Moon astronauts face higher rates of heart disease, study says
New research claims radiation from deep space can cause cardiovascular problems
Astronaut Buzz Aldrin during the Apollo 11 trip to the moon in 1969. Astronauts on the Apollo missions to the moon have been found to have much higher rates of cardiovascular disease, according to a new study. File photograph: Nasa via Reuters
Researchers have uncovered unexpected dangers for those brave enough to fly into space.
In the first study of its kind, researchers from Florida State University examined the higher than expected rate of cardiovascular disease in astronauts who had travelled to the moon.
Apollo crew members heading to the moon would have been away from the protective influence of the Earth.
As a result, they were exposed to higher levels of “cosmic radiation” than anyone else in the astronaut corps, the researchers write in the journal Scientific Reports.
Of the 24 astronauts who flew on the Apollo lunar missions, eight have died, half of them from cardiovascular problems.
That is four to five times higher than the rate among non-flight astronauts or those who only travelled in low Earth orbit.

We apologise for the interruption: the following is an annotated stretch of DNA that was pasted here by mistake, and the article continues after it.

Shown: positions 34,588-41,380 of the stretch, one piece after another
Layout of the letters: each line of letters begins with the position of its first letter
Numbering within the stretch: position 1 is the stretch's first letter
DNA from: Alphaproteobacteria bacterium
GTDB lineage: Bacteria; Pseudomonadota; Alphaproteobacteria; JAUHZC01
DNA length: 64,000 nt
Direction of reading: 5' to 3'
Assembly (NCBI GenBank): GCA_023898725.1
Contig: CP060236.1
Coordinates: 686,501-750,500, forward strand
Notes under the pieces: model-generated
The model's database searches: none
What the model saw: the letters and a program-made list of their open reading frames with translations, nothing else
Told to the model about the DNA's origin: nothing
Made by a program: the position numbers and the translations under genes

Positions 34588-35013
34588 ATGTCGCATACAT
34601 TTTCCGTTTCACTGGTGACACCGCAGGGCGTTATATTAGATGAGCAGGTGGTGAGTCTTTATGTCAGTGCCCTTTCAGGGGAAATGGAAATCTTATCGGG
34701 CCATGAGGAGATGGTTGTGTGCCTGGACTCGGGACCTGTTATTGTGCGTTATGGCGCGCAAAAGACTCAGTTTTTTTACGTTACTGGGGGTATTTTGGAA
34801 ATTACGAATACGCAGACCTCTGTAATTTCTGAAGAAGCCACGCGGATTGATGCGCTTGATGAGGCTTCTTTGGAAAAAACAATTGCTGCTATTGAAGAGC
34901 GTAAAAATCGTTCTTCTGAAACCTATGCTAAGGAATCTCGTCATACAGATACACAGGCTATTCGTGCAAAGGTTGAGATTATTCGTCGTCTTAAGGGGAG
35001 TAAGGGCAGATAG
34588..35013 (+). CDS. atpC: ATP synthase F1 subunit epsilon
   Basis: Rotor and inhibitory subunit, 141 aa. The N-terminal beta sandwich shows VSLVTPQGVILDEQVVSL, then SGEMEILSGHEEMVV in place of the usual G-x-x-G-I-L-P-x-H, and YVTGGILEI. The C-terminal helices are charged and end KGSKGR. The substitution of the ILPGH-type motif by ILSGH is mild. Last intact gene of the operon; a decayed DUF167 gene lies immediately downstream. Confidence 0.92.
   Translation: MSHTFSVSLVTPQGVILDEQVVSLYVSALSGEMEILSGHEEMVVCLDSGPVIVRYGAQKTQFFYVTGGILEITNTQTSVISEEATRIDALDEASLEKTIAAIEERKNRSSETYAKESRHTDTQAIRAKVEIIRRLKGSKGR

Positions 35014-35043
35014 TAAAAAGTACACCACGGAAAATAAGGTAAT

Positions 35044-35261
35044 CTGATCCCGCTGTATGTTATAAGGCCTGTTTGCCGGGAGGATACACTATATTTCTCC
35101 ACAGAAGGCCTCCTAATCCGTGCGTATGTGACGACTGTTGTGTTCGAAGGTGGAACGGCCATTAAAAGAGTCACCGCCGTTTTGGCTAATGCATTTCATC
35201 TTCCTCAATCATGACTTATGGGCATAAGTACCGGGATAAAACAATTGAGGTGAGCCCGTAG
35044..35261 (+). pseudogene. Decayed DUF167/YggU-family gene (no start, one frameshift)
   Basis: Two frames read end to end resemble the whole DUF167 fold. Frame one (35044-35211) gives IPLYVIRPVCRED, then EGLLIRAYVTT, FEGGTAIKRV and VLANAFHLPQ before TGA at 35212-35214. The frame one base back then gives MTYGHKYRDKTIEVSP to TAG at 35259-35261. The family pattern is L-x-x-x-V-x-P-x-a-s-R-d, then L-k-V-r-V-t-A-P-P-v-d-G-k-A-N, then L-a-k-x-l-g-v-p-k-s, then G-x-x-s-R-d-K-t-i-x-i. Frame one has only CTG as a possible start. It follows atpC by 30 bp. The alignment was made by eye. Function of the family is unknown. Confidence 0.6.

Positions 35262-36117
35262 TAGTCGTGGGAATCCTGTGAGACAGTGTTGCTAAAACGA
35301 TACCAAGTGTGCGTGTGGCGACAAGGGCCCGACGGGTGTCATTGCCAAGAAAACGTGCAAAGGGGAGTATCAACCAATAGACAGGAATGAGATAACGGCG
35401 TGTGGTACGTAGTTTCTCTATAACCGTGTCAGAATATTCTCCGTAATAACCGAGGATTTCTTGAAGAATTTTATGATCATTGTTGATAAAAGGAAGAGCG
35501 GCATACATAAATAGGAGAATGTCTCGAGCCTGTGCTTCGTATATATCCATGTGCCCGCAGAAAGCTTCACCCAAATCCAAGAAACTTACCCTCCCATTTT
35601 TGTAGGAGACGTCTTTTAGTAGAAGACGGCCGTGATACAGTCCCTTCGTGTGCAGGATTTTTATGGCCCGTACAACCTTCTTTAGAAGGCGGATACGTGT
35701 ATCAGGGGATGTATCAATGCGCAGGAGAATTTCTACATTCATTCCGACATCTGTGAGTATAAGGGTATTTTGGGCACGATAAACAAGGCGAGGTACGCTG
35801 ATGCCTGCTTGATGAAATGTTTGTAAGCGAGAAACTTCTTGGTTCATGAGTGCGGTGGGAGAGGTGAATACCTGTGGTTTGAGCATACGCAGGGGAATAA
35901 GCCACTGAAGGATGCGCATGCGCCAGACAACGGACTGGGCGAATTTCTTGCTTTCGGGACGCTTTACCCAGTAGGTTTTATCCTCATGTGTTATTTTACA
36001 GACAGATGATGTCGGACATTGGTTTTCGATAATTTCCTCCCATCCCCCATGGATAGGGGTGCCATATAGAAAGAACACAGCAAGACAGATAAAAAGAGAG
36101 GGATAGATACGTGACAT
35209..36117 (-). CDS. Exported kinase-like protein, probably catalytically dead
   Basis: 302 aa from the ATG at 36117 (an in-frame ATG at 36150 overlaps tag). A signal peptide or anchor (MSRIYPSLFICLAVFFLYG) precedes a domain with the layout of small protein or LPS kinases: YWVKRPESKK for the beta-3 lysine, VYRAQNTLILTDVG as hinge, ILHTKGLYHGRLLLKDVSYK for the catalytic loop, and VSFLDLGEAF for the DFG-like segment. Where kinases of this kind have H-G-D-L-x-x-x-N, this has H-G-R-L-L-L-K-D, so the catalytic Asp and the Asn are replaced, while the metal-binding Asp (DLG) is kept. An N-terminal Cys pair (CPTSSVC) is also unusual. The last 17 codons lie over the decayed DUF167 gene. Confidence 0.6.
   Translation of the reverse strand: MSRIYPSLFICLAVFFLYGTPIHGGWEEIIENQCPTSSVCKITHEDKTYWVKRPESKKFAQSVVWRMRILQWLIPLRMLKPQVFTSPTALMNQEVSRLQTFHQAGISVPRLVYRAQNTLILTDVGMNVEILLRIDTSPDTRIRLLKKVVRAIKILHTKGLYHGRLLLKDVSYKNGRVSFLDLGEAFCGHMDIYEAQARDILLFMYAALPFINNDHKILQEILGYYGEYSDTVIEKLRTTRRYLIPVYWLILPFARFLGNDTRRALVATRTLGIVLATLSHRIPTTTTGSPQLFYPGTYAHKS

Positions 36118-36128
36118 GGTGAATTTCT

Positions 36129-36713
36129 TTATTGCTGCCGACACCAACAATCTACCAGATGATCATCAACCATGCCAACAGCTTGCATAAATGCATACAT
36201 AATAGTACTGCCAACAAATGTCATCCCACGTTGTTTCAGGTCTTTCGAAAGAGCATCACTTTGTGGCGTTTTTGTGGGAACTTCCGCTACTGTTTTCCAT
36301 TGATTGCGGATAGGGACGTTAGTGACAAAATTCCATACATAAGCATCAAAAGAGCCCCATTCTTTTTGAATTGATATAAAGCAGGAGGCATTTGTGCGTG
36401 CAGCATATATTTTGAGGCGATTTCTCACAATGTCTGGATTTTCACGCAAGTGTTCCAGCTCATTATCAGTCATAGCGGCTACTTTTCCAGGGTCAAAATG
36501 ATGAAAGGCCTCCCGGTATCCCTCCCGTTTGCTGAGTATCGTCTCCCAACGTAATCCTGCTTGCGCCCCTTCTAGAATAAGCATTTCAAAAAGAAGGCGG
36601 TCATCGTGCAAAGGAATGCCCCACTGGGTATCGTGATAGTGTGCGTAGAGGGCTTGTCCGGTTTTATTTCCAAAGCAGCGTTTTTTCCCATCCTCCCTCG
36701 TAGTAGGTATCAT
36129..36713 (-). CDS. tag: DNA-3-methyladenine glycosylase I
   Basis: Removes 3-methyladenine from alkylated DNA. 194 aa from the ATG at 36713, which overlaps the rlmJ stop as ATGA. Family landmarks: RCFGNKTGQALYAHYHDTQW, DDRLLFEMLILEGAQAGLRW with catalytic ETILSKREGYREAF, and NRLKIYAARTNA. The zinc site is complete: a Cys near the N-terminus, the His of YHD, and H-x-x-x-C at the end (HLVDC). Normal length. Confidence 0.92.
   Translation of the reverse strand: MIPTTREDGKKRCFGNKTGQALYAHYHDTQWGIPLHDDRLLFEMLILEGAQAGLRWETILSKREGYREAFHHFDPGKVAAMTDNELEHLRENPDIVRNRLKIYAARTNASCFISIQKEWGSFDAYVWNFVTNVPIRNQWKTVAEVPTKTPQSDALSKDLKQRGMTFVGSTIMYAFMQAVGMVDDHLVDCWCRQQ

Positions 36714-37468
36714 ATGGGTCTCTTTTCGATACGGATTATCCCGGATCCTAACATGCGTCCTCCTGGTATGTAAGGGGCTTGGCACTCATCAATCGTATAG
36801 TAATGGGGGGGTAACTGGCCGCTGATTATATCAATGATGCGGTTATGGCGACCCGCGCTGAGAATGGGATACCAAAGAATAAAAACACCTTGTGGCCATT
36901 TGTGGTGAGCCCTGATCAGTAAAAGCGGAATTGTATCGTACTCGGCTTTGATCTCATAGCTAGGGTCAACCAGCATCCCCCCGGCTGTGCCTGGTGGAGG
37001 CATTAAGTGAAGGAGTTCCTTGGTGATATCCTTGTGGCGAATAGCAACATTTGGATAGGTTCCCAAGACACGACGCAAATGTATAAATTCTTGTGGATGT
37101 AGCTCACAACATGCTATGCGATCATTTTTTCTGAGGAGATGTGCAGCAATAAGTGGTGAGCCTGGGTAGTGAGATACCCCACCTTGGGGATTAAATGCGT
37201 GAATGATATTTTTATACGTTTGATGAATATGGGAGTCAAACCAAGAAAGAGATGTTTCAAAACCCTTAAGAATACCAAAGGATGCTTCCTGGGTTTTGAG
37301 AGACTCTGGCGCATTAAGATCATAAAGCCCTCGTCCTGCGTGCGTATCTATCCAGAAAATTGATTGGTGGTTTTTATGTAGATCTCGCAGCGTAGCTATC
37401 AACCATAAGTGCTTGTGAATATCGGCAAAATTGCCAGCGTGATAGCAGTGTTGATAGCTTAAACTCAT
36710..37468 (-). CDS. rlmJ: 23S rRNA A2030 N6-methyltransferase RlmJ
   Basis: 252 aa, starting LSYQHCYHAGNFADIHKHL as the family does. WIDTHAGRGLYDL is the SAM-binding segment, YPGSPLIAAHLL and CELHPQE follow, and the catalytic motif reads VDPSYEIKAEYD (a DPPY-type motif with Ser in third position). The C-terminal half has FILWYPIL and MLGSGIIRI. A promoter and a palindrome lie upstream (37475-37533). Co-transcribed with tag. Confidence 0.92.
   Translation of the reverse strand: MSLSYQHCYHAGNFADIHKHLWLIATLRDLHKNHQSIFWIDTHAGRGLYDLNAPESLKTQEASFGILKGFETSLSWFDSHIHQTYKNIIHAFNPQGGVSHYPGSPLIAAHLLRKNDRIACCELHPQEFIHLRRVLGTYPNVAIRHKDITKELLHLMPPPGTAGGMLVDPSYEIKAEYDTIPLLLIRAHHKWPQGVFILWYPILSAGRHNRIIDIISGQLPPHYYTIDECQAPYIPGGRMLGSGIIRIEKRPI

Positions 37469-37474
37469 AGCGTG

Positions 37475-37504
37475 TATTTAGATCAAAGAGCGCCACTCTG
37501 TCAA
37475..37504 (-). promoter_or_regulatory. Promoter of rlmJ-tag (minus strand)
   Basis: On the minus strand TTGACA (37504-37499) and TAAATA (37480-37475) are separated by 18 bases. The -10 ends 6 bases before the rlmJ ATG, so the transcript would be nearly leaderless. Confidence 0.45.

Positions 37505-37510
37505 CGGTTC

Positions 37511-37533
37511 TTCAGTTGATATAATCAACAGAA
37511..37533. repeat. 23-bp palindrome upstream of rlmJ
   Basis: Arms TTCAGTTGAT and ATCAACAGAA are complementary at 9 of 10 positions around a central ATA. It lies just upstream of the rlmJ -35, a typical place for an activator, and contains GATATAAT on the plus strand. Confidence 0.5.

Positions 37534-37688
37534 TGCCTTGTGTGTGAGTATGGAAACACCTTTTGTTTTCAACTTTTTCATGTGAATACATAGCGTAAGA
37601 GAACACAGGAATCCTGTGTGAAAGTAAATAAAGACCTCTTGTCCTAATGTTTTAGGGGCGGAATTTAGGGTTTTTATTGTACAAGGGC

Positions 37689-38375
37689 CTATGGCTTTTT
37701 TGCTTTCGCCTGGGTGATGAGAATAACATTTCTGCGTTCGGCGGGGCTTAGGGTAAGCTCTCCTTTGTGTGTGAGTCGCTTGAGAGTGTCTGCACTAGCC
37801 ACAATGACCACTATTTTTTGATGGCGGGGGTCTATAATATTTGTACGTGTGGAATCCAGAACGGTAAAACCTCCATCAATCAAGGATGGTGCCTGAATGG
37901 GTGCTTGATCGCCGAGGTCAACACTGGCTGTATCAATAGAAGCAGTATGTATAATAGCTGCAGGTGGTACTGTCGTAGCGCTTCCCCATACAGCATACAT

“We know very little about the effects of deep space radiation on human health, particularly on the cardiovascular system,” said Prof Michael Delp, dean of the college of human sciences at the university.
“This gives us the first glimpse into its adverse effects on humans.”
To test whether radiation was behind the high rates of cardiovascular disease, the research team exposed mice to the same type and level of radiation the astronauts experienced.
After six months, the mice showed the kind of blood vessel damage that leads to the hardening of the arteries in humans.
The mouse data thus showed that “deep space radiation is harmful to vascular health”, Prof Delp said.
The team believes the radiation damages the sensitive cells that line the blood vessels.
However, an Irish expert in space radiation has said the study goes against current findings.
Emeritus professor Denis O’Sullivan, of the Dublin Institute for Advanced Studies, questions the link between the radiation and later health outcomes.
He has studied radiation doses to astronauts and to airline flight crew for decades, working on several Apollo flights and for the European Space Agency.
“It sounds like very bad news for human space travel if it is true,” he said.
However, he noted that crew on the International Space Station receive higher radiation doses than astronauts who reached the moon.
“[The study] would go against what most people would think. There may be biomedical conditions here that have nothing to do with radiation,” he said.
Prof Delp is working with the US National Aeronautics and Space Administration to conduct further studies on the 16 surviving Apollo astronauts and their vascular health.